Isakson’s legislation would prohibit implementation of its guest worker program until the Department of Homeland Security certifies to the President and to the Congress that the border security provisions in the immigration legislation are fully funded and operational.

Those border security provisions that must be in place before a guest worker program can begin are spelled out in Isakson’s bill and they include five main items:

* Manpower – authorizing 14,000 new full-time Border Patrol Agents as well as 2,500 new Port of Entry Inspectors and 250 new Deputy U.S. Marshals.
* Detention beds – authorizing detention facilities with an additional 20,000 detention beds to end the practice of “catch and release.”
* Barriers – authorize additional barriers such as fences, roads or underground sensors where appropriate.
* Unmanned Aerial Vehicles — authorize more than $450 million to acquire and maintain a squadron of unmanned aerial vehicles with high-tech sensors and satellite communication to allow coverage on the border by an unmanned vehicle 24 hours a day.
* Biometric ID – establish a biometric secure identification card program so employers can verify an immigrants’ status.

“The reason we have this problem is we have the greatest nation on the face of this Earth. You don’t find anybody trying to break out of the United States of America. They’re all trying to break in,” Isakson said. “And they are for a very special reason: the promise of hope and opportunity and jobs. But we must make the only way to come to America be the legal way to come to America.”

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Something I missed mentioning last week, but despite recent news that Indiana’s Voter ID laws withstood the latest legal challenge, the outlook is not as good for the Georgia version. Thursday the AJC reported that new Georgia Lt. Governor Casey Cagle believes that a proposal to amend the Georgia State Consitution to clear any objections to Voter ID rules will not even come to a vote in the Georgia State Senate.

Senate Resolution 4, sponsored by Sen. Cecil Staton (R-Macon), was assigned to a Senate committee Thursday. If approved by a two-thirds majority of the Senate and House, and then by Georgia voters in a statewide referendum, SR 4 would allow the General Assembly to enact regulations over voting, including a future photo ID requirement.

Past attempts by the Legislature to enact photo ID at the polls have been struck down by state and federal courts. A Fulton superior court judge last year ruled that the Legislature lacked the authority in the state Constitution to pass laws restricting the right to vote to only those who hold picture ID.

On Thursday, Sen. Kasim Reed (D-Atlanta) predicted that another bitter, divisive fight over photo ID in the General Assembly would harm the newly-inaugurated lieutenant governor’s efforts at bi-partisanship.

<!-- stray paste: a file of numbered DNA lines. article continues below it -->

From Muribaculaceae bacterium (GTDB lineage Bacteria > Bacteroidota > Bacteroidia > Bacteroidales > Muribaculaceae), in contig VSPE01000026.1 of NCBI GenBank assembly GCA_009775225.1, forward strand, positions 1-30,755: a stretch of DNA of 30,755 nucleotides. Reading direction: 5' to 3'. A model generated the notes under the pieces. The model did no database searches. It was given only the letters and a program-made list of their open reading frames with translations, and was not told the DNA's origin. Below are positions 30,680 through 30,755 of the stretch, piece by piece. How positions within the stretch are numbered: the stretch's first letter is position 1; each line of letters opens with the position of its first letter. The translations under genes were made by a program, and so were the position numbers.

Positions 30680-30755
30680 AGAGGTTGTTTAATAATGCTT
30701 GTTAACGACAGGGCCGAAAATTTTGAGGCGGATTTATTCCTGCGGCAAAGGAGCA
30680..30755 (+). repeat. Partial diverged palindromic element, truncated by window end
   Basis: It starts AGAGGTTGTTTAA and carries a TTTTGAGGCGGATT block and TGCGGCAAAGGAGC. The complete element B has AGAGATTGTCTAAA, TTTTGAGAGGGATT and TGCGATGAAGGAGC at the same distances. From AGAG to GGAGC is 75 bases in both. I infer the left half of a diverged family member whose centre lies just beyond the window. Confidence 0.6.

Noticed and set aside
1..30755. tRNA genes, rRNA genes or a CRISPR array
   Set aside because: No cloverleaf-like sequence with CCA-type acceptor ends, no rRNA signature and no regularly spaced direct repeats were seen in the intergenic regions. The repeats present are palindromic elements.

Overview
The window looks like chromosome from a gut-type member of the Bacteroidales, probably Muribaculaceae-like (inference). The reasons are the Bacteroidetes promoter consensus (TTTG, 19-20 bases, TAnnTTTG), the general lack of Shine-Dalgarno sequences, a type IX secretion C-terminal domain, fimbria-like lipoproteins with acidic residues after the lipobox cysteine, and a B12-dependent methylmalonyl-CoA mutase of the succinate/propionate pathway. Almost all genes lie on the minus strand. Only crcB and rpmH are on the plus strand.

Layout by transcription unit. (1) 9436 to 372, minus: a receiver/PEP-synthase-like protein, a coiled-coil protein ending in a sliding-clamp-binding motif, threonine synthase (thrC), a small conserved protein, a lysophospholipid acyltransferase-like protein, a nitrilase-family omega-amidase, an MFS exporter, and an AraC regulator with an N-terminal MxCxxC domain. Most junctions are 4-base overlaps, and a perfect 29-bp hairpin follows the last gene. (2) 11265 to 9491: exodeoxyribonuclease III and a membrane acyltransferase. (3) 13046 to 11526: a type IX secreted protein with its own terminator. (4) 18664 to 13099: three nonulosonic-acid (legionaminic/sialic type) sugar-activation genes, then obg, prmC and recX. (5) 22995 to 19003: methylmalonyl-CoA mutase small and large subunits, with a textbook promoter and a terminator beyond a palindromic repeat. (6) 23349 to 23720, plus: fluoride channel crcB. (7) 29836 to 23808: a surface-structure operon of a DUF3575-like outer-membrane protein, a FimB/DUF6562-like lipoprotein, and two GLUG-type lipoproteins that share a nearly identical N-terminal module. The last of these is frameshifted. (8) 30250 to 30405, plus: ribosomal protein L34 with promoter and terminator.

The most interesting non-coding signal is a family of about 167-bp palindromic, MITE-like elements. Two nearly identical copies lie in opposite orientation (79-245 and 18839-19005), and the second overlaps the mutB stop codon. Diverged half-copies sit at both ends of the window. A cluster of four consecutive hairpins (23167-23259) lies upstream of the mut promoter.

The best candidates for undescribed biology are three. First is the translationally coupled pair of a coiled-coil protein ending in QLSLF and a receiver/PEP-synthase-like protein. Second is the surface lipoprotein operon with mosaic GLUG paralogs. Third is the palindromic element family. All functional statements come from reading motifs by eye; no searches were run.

In a question-and-answer session in his office today with reporters, Cagle said he supports the voter ID requirement, but he said he doesn’t believe SR 4 can gain the required two-thirds majority in the Senate.

“If you don’t have the votes, it’s not worth the fight,” said Cagle, who has appointed three Democrats to chair Senate committees. “I’m not pushing it. I’m not interested in bringing bills to the floor … if there’s no possibility of it passing.”

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The AJC is reporting that Alvin Lorenzo Murdock of Norcross, GA was indicted on bigamy charges. As I detailed back in October, Murdock was one of three people arrested in Gwinnett County for multiple marriages to illegal immigrants, including multiple marriages at the same County Courthouse. The cases did prompt Gwinnett County to at least search its own database for matches when someone applies for a marriage license, although fraud is still possible because there is no system today that coordinates between counties in Georgia, let alone with those in other states.

Murdock, 38, married five other women after marrying his first wife. All the alleged illegal marriages occurred in a 5 month span in late 2005 and early 2006, according to the indictments.

In a separate indictment, Murdock was also charged in connection with the stabbing of his daughter.

In that case Murdock is accused of stabbing his daughter and another male while two young children watched. He was arrested on that case in July.

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I’m really surprised, but it appears that Buford, GA’s own Darius Walker is skipping his senior season at Notre Dame and decalring for the NFL draft.

The AJC predicts he might go in the bottom of the third round or the fourth round.

A surprise.